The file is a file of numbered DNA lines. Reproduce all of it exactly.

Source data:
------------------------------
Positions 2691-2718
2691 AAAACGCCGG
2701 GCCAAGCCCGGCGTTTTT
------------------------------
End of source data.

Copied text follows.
Positions 2691-2718
2691 AAAACGCCGG
2701 GCCAAGCCCGGCGTTTTT